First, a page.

5. Check RAID status – Confirm the RAID is active and synchronizing the drives.
  6. Create storage volumes – Now create your network shares and storage pools.

Be sure to backup any data first and understand creating a new RAID array may wipe existing NAS drive contents.

Changing or Expanding a NAS RAID Array

Over time you may need to change the RAID type or expand capacity of your NAS storage array. Here are some tips:

  • Backup data first before changing RAID layouts or expanding arrays.
  • To change RAID type requires rebuilding from scratch – backup data, delete array, recreate new RAID.
  • Adding drives to expand array depends on RAID type – some require emptying array and recreating.
  • Withsupported RAID types like RAID 5, can just add drives and expand capacity dynamically.
  • Updating RAID card or NAS device firmware can provide access to new RAID features.
  • Monitor RAID status and disk health to determine when drive upgrades or additional capacity is needed.

Take time to understand the expansion capabilities and limitations of your chosen RAID level before implementing.

Migrating Data to New or Larger NAS RAID Array

When transitioning your data and storage to a new or larger NAS RAID array, be sure to follow best practices:

  • Make complete backups first – Backup all data on old NAS to separate storage.
  • Set up and initialize new NAS RAID – Configure the new larger array.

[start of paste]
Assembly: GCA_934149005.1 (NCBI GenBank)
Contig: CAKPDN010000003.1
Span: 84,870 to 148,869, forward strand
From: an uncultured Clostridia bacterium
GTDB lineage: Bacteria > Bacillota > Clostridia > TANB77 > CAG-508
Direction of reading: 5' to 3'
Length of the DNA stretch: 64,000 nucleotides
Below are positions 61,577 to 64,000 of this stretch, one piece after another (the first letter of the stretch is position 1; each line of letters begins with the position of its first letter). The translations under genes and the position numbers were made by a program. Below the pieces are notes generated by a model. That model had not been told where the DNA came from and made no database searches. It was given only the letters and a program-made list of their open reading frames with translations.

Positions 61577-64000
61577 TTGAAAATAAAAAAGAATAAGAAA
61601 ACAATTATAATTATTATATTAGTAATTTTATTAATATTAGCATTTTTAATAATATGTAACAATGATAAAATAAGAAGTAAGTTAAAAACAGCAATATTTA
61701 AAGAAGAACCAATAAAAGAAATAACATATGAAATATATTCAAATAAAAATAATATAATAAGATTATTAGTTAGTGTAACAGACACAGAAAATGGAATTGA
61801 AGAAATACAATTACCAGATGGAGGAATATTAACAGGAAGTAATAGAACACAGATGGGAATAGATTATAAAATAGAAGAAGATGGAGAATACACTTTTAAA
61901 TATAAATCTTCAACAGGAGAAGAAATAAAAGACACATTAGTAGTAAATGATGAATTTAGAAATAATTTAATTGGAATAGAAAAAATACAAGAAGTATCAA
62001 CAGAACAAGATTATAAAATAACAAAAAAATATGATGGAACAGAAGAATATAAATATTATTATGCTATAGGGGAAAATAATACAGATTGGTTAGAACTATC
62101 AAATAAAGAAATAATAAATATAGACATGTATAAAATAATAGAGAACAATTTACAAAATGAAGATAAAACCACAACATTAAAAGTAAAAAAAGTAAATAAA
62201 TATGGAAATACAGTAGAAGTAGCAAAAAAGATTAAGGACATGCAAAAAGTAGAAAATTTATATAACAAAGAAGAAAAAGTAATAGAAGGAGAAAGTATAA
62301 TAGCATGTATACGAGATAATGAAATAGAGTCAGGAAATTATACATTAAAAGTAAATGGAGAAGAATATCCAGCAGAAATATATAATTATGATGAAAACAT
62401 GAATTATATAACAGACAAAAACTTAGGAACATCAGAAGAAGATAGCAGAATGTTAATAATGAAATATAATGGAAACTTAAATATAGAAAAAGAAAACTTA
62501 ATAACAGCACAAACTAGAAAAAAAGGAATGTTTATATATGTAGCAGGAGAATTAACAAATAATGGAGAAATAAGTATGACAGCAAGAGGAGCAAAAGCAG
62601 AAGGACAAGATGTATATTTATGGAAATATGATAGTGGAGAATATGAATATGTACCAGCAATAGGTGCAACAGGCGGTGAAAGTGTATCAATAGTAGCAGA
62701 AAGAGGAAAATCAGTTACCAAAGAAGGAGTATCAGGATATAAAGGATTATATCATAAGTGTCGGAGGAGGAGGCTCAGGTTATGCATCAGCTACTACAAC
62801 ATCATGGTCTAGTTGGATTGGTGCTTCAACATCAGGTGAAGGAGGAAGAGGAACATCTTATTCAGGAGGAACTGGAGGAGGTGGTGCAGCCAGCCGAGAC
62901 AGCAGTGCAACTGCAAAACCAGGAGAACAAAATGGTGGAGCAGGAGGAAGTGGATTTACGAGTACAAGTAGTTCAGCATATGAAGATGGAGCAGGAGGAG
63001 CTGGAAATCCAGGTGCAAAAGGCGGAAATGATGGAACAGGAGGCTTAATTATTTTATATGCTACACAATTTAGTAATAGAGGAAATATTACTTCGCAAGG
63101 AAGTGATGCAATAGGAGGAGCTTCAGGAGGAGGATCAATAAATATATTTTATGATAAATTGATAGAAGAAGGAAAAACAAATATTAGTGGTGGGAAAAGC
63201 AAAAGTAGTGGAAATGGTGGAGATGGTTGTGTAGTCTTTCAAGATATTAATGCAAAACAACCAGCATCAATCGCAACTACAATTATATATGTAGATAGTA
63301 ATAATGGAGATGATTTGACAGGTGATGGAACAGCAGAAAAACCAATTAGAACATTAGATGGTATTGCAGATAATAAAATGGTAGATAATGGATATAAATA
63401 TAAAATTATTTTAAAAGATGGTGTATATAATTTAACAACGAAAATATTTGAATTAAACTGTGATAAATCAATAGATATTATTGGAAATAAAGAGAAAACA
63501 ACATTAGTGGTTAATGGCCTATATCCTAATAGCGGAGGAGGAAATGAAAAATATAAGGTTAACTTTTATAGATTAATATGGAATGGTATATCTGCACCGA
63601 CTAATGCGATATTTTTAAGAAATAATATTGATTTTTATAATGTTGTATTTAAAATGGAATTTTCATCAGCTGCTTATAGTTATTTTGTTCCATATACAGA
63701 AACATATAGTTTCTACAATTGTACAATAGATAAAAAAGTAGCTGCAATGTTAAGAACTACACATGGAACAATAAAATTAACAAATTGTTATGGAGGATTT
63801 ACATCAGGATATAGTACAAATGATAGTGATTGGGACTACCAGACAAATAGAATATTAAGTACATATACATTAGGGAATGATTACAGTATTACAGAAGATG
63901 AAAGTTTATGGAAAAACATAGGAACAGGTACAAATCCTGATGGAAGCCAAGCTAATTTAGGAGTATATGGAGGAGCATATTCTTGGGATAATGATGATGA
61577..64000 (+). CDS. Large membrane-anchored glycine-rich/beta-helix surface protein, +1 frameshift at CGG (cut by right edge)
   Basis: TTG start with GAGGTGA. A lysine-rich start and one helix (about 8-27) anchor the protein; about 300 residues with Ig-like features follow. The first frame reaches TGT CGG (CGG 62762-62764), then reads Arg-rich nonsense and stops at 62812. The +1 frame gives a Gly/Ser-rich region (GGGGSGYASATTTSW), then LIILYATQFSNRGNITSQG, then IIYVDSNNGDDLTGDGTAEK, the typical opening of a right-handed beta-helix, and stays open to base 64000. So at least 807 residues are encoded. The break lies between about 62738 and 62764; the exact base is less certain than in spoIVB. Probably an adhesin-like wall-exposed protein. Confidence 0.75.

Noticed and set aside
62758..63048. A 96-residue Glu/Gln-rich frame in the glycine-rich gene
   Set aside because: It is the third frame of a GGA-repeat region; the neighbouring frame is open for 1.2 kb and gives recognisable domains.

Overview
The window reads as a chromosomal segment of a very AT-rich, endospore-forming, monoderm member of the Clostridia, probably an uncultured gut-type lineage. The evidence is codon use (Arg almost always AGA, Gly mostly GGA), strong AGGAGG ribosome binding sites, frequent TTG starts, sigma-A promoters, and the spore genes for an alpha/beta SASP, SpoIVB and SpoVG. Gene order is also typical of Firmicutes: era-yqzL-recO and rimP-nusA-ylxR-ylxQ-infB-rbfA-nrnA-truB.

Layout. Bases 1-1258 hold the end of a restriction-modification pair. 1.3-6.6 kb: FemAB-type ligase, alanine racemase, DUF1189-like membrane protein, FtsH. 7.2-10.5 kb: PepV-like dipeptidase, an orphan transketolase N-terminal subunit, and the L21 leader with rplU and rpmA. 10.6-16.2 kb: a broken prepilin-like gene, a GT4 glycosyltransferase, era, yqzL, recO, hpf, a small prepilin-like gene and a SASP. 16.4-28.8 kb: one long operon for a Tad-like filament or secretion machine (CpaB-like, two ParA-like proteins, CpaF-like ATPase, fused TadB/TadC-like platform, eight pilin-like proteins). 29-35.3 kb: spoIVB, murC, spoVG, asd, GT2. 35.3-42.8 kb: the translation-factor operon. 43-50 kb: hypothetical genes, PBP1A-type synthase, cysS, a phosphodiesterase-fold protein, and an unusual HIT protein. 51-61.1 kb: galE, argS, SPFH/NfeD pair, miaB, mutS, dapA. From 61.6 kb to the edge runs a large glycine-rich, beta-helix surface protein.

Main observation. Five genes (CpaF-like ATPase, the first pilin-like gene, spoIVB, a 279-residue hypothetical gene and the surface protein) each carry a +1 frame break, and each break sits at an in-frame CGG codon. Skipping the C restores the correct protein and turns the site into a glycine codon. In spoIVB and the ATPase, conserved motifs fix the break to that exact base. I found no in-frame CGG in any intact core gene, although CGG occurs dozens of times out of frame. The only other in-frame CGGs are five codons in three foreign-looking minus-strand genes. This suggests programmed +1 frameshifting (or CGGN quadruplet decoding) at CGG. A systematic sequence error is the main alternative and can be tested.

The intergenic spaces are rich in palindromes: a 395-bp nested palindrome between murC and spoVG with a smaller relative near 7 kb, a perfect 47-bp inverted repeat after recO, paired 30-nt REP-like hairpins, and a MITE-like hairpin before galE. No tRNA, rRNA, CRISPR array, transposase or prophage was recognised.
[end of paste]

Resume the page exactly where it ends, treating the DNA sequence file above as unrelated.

• Robocopy data to new NAS – Use Robocopy or rsync to incrementally migrate files.
  • Redirect shared folders/mappings – Update any network share mounts to point to new NAS.
  • Test access to shares on new NAS – Validate clients can reach shares before decommissioning old NAS.
  • Retire old NAS – Once verified, power down and retire old NAS.
  • Monitor health of new NAS – Keep an eye on disk health, RAID status, and utilization.

Take it slow when migrating data to minimize downtime. Only retire old NAS once operation on new device is confirmed.

NAS RAID Rebuilding and Recovery from Failed Drives

One key advantage of RAID is the ability to recover and rebuild arrays in the event of drive failure:

  • RAID gives early warning of disk issues via S.M.A.R.T. monitoring and alerts.
  • When a drive fails, the RAID controller or software manages rebuilding to a spare or replacement drive.
  • Rebuilds are done in the background while RAID stays operational.